Excerpts of new work in development 'MÆ - Motion Aftereffect' as part of 'Isolated Lands


photo by Robbie Sweeny, at Counterpulse in San Francisco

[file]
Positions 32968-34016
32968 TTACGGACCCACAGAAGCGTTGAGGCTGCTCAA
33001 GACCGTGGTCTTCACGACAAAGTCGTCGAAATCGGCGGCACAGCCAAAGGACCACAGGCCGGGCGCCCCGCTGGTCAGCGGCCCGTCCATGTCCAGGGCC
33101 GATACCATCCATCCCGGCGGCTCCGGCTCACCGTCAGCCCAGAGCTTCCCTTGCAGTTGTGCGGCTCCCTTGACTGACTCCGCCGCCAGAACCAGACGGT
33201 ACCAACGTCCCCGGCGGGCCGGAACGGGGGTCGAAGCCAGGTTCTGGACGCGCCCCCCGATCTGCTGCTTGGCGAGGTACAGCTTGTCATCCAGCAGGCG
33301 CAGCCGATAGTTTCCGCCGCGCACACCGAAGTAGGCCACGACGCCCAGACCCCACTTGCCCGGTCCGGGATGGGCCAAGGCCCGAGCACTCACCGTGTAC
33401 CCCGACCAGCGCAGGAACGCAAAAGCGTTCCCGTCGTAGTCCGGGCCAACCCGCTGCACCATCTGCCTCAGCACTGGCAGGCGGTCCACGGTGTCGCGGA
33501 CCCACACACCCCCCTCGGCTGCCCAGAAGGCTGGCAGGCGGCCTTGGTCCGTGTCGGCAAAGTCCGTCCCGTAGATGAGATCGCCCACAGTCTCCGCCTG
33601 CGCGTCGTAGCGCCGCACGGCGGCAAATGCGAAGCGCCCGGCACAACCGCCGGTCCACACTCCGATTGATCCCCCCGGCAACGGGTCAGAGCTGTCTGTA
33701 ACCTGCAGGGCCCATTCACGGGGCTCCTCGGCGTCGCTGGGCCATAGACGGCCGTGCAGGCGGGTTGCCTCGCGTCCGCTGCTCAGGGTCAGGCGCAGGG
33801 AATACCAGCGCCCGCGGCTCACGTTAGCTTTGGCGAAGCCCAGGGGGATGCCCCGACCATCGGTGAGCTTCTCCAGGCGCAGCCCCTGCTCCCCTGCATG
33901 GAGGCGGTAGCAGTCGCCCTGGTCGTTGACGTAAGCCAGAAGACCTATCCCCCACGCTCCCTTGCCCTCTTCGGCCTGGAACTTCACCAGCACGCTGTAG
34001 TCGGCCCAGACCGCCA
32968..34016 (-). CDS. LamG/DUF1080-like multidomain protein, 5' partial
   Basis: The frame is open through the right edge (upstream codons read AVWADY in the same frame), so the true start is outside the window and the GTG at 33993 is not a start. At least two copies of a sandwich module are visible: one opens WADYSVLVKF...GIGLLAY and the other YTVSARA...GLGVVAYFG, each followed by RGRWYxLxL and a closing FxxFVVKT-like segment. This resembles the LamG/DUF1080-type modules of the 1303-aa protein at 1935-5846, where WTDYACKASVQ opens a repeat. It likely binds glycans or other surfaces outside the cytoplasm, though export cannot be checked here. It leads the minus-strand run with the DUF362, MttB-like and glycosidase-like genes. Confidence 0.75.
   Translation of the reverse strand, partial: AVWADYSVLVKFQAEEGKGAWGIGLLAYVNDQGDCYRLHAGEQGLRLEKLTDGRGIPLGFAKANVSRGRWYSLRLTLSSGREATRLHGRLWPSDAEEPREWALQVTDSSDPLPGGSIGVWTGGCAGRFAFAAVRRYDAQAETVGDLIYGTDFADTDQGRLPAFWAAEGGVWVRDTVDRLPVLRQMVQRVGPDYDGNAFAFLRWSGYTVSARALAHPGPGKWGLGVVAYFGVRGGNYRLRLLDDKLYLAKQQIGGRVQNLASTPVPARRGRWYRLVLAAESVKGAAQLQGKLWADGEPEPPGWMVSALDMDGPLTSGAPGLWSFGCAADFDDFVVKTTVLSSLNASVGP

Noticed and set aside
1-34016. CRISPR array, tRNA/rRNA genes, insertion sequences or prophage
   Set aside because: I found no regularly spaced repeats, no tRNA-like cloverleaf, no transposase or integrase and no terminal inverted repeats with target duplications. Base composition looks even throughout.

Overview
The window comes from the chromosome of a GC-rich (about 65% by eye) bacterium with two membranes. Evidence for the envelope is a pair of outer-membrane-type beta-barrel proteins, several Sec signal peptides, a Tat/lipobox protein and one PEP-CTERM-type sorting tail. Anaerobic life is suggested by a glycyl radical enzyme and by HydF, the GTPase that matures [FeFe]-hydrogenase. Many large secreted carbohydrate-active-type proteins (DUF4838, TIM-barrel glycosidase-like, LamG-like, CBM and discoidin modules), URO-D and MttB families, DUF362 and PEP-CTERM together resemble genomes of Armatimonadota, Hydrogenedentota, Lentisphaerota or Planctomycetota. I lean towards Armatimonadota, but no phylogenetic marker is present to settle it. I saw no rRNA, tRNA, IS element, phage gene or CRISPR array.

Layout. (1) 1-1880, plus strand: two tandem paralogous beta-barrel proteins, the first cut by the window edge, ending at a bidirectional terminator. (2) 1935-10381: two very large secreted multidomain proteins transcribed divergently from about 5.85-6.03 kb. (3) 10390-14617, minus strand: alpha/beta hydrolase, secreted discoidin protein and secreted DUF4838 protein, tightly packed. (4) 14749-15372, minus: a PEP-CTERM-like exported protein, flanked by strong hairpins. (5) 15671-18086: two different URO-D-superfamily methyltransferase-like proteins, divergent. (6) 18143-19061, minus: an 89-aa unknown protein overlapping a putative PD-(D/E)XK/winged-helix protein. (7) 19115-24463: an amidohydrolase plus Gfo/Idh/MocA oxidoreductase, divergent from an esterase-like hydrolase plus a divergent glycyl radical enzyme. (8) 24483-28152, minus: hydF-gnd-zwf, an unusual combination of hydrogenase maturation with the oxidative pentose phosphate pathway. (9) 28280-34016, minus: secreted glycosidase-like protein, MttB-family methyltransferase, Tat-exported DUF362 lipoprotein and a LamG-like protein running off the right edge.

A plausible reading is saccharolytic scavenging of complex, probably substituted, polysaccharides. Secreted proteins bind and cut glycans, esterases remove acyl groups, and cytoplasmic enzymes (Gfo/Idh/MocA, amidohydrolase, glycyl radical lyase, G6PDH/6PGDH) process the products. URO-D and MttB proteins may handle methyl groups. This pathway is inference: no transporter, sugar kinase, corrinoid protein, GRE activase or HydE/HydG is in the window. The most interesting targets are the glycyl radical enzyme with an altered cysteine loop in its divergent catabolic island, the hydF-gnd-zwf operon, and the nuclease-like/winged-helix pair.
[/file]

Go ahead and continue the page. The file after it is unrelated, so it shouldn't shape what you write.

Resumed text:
As part of Isolated Landscapes : Prairie Women in Video (1984-2009), Freya Björg Olafson presents MÆ - Motion Aftereffect when: November 19 | 6:30pm where: Winnipeg Film Group Studio | 304-100 Arthur Street cost: FREE! MÆ - Motion Aftereffect intends to reveal how virtual reality technology can destabilize the meaning(s) of the corporeal body. The project engages with content from the Internet: open source motion capture libraries, ready-made 3D human models and monologues by individuals recounting their experiences with VR in live gameplay, explorative worlds and VR porn. The MÆ project is a new work in development that aims to catalyze conversations about contemporary culture and performance while imagining societies future with advances in VR technologies. Performance to last appoximately 15 minutes. Freya Björg Olafson is an intermedia artist whose praxis engages with identity and the body as informed by technology and the Internet. Olafson has presented internationally at museums, galleries, universities, performance festivals and conferences. She holds an MFA in New Media from the Transart Institute/Donau Universität (Krems, Austria) and is currently teaching Screendance at York University (Toronto). Research contributions from: Thomas Wester (Portland); Kathy Casey, Larry Lavender Rachel Harris and Ellen Furey (Montréal); Yagiz Mungan (San Francisco) Olafson acknowledges the generous support of the Manitoba Arts Council, the AR/VR Artist Research Residency Pilot organized by Oregon Story Board, Eyebeam and Upfor Gallery in Portland, as well as the 13th annual Montréal Choreographic Workshop. In 2017 this work was developed through the CounterPulse (San Francisco) “Artist Residency Commissioning Program” with the support of the National Endowment for the Arts, the Zellerbach Family Foundation and the Ken Hempel Fund for the image: Freya Björg Olafson in MÆ - Motion Aftereffect photo: Robbie Sweeny The Artspace Building is wheelchair accessible by elevator, from the west side entrance at King Street and Bannatyne Avenue, and has wheelchair accessible washrooms.

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